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Privacy

"Employer access to employee e-mails in Canada"

Dan Michaluk has written a paper on "Employer access to employee e-mails in Canada" (May 23, 2009). Mr. Michaluk is a lawyer at Hicks Morley in Ontario.

As set out in the introduction, the paper:

  1. identifies the specific interests an employer has in accessing information stored on its computer systems,
  2. identifies the bases for claims by employees that information stored on business computer systems is "private,"
  3. describes the "no expectation of privacy" approach adopted by Canadian labour arbitrators and courts,
  4. identifies cases that might demonstrate this approach is changing, and
  5. discusses what the jurisprudence should mean to employers.

"Privacy Issues in Pre-Employment Screening"

Jurisdiction: - British Columbia

Jennifer Wiegele at Harris & Company prepared a paper on, "Privacy Issues in Pre-Employment Screening" for the Continuing Legal Education Society of BC's May 2009 Employment Law Conference - 2009.

Federal privacy commissioner issues fact sheet on "Privacy and Social Networking in the Workplace"

Jurisdiction: - Canada/Federal

The Office of the Privacy Commissioner of Canada, which oversees the federal Personal Information Protection and Electronic Documents Act (PIPEDA) and the Privacy Act, has issued a fact sheet on "Privacy and Social Networking in the Workplace" The fact sheet contains guidance on what information should be included in a workplace policy that addresses this issue.

"Ontario Employers Covered by New Child Pornography Reporting Law"

Jurisdiction: - Ontario

Davis LLP has published a briefing note - "Ontario Employers Covered by New Child Pornography Reporting Law  on Bill 37" - which will amend the Child and Family Services Act (Ontario) and will "impose a positive obligation on any person in Ontario,
including employers and employees, to report child pornography".

Federal Privacy Commissioner issues guidelines for processing personal data outside Canada

Jurisdiction: - Canada/Federal

This week the Office of the Privacy Commissioner of Canada (OPC) issued "Guidelines for Processing Personal Data Across Borders".

The guidelines explain how the Personal Information Protection and Electronic Documents Act (PIPEDA) applies to transfers of personal information to a third party, including a third party operating outside of Canada, for processing.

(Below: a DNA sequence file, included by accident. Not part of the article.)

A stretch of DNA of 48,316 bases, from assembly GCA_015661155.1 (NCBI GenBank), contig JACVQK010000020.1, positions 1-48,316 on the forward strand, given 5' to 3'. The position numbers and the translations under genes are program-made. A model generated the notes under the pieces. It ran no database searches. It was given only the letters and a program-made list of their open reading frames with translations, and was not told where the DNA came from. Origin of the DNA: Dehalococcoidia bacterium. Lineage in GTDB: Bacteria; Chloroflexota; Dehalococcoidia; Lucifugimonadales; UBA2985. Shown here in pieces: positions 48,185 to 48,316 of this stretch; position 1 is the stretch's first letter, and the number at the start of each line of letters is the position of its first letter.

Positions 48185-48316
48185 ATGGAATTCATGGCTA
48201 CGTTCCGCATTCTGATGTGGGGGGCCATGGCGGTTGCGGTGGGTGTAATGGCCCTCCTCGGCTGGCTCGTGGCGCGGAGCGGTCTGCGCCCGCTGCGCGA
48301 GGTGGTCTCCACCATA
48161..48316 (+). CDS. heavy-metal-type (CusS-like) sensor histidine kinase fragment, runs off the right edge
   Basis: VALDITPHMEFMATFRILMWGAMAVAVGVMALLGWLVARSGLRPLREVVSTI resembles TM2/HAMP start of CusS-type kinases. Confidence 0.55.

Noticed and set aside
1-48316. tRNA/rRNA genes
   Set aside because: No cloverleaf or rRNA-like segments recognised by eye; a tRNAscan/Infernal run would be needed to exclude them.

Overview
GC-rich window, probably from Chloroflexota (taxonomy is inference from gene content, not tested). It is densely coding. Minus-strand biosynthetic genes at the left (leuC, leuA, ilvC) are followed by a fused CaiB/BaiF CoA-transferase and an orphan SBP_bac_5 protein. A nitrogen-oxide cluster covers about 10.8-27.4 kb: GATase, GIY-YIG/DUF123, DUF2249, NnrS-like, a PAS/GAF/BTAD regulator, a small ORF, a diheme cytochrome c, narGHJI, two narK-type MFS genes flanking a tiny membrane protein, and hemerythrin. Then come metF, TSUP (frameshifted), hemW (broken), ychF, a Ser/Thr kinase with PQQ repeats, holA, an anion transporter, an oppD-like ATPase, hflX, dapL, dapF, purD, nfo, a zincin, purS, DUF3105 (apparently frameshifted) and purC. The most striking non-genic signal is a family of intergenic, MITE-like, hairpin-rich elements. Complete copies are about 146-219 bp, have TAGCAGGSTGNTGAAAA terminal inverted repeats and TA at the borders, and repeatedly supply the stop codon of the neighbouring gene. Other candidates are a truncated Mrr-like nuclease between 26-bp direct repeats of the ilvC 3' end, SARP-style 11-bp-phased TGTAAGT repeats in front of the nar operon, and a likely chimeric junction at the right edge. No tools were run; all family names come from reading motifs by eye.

These guidelines are important because, as the OPC notes:

PIPEDA does not prohibit organizations in Canada from transferring personal information to an organization in another jurisdiction for processing. However, under PIPEDA, organizations are held accountable for the protection of personal information transfers under each individual outsourcing arrangement.

BC Supreme Court issues first judicial review of PIPA

Topics: - Judicial Review - Privacy
Jurisdiction: - British Columbia

Given that the BC Privacy Commissioner has issued only a very limited number of decisions under the Personal Information Protection Act (PIPA) in the more than four years since it has come into effect, there was a measure of anticipation regarding the decision in Sochowski v. British Columbia (Information and Privacy Commissioner), 2008 BCSC 1390, which was the BC Supreme Court's first judicial review of one of these decisions.

The underlying privacy issue centered on a complaint filed by a long serving employee of Finning Canada about its new policy that required employees to provide their "driver abstracts" and insurance claim histories to the company on an annual basis. (The drivers abstract contains some information contained on a person's drivers license, and some that's not). Finning's position was that the information was necessary for insurance purposes.  read more »

"The Limits of the Application Game - Why Employee Privacy Matters"

Jurisdiction: - Canada/Federal - Ontario

"The Limits of the Application Game - Why Employee Privacy Matters" (2008) is the title of a paper written by Dan Michaluk,

Mr. Michaluk is a lawyer at Hicks Morley Hamilton Stewart Storie LLP in Ontario.

Although, as Mr. Michaluk states, there is an apparent privacy rights "gap" in Ontario employment law, he uses the paper to: describe the various sources of employee privacy rights in five parts:

  1. rights in privacy statutes;
  2. human rights and privacy statutes;
  3. privacy regulation in other statutes;
  4. contractual privacy rights; and
  5. the privacy tort.

His intent in writing the paper is to:

...illustrate that privacy rights are rooted in many sources, that there are risks of newly-developing sources of employee privacy rights and, overall, that employee privacy does matter.